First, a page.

Jen Urso is many things. Being a multi disciplinary artist can lead you in spurious directions—in her body of work you will find movement, drawing, photography, cartography, and video, all in the service of revealing the invisible. Urso magnifies and elaborates upon events, instances, spaces, and trends that surround us but often go unseen. A map of the biodiversity in Scottsdale, Arizona, a sand tracing of her figure reinterpreted as the as the coastline to the island of her body, origami balls filled with her own breath to measure the physical space her exhalations occupied. In some ways, Urso is playing science with art, or art with science. (I’m sure there is a difference.)

Last year, Urso added horticulture to her constantly growing list of creative aptitudes in her piece “What the Desert Already Has” for the Barrick Museum exhibition Modern Desert Markings. In response to land-art superstar Michael Heizer’s “Double Negative,” Urso repotted soil from the legendary art piece, creating a dialogue with the work and the land itself.

Urso’s exhibition What the Desert Already Has is on display at the Lost City Museum in Overton, a stone’s throw away from Heizer’s “Double Negative,” until Oct. 20.

This interview has been edited for length and clarity. 

The minute I saw little green sprouts coming up from a tank, I was like “Wow, not only is it beautiful, but it’s also something that’s alive.” It speaks of place and environment. 

We were having discussions, throughout this whole process, with the museum staff. Groups would come through, and they’re like, “Is this art? OK, so you’re growing plants?” And I’ve questioned that too. If I just let plants grow, is that art? That’s just kind of nature doing its thing. But of course, it’s art. Not only is it a reference to a larger piece of art that is essentially just nature, or a human disrupting nature, but contextually, growing a plant in a Plexi box in a museum is vastly different from growing a plant in a pot in your living room.

You really hit on notions of indigeneity, on the idea of how to have a relationship with the desert, and that a desert is not a wasteland.

I remember when I was proposing it. I wasn’t quite sure what [the museum’s] viewpoint was when I saw the call for work. Are they land art fans? Are they going to read this proposal and be like, “Oh, she’s so negative against it?” We should be honoring the great land artists and of course, they’re influential. I learned about them in college. But it was so problematic learning about it back then. None of the work that was presented to us as reference points [was] done by women. And in land art, it was even more so. I mean, you had Nancy Holt, but she’s married to [Robert] Smithson. Not that her work was not valuable—it’s just that I think she only got visibility because he was getting visibility.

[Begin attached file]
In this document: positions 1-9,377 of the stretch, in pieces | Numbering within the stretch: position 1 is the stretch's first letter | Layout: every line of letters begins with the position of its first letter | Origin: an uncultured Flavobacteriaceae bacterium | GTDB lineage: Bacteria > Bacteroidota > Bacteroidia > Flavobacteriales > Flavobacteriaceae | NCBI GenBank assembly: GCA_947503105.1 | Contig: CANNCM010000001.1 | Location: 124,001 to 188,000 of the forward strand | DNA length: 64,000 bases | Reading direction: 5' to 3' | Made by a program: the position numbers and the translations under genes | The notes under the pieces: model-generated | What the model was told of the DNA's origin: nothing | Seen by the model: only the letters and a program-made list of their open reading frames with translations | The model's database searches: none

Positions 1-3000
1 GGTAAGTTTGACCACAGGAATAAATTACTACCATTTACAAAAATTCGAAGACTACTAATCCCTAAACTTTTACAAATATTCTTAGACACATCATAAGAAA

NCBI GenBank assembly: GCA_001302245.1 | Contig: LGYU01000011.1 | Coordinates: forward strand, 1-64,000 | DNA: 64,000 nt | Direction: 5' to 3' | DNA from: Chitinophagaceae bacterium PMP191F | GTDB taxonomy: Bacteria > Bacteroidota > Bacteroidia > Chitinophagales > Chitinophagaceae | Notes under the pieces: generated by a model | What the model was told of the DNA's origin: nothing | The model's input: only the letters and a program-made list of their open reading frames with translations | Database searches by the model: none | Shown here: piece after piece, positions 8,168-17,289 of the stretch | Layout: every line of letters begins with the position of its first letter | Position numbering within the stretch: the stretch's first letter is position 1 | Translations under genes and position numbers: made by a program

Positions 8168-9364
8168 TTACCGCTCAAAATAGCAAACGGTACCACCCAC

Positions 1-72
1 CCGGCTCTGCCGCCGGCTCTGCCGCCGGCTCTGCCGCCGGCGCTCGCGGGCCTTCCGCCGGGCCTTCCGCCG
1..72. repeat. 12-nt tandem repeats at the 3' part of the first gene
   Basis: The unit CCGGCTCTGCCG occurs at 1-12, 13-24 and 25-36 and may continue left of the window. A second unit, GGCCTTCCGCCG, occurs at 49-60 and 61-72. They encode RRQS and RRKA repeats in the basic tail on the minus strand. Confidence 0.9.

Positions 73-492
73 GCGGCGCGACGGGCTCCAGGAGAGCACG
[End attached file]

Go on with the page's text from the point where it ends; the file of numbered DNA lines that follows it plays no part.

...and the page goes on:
Luckily, we have a lot of people who are making the decisions, who are open to different ways of thinking and making [land] artwork that isn’t necessarily, “Let’s make a gigantic thing and stick it here and keep going bigger, bigger, bigger, bigger,”—using more resources and not questioning that. That’s always been pretty important to me, the use of resources in the work itself.

Can you expand on that?

I remember there being a point, it was probably 15/20 years ago, where I had installed this piece. I was really interested in making things that broke down, making things that appeared to be sturdy or long-lasting, and [making] them fragile, and then [going] the other way around—where it was like something that appeared to be fragile, [making] it more resilient.

I’ve done this piece where I had made these concrete tiles, and then people walked into the space and they had to walk onto these tiles and break them apart. They’re specifically made fragile so that they would kind of return to dust. By the end of that exhibit … I’m cleaning it up, and it’s not something I was going to store. So then I’m throwing it away. And I’m like, “This is ridiculous.” I’m here lugging hundreds of pounds of concrete to the dumpster. What am I doing? You know, I’m just putting more stuff into the landfill.

But what does that mean, throwing it out? I began only trying to use materials that were compactable—so, fabrics—and you could just put it in a bag, and it could expand out into this big thing. But even that seemed like, “OK, I’m still using all these resources, and I’m using these materials, and there’s already so many things in the world.” There’s plenty of stuff that I can use that doesn’t leave an impact. There’s so much damage being done. I don’t want to be contributing to it.

Jen Urso

Your work deals a lot with precarity, and movement and immediacy, too. Would you consider yourself a performance artist?

I wouldn’t [have] before, but I think I’m starting to feel like yes, I am. I feel like the piece that was at the Barrick, and that’s now at Lost City, is this very slow performance, because it’s about my process of going into [the] space, taking this soil, watering it like all of that is part of this performance of sorts. So, I’d say yes.

Jen Urso’s exhibition What the Desert Already Has is on view at the Lost City Museum in Overton through Oct. 20.

Portrait courtesy of Jen Urso. Exhibition photos courtesy of Lost City Museum.

Follow @jenurso and @shmapsmaps on Instagram.

Posted by Brent Holmes

Brent Holmes is a wizened veteran of the Las Vegas arts and journalism scene, a lonesome cowboy riding the high desert who occasionally wanders in to communicate dispatches on the innumerable goings on in this thing called civilization. Beware his haggard stare and keen eye.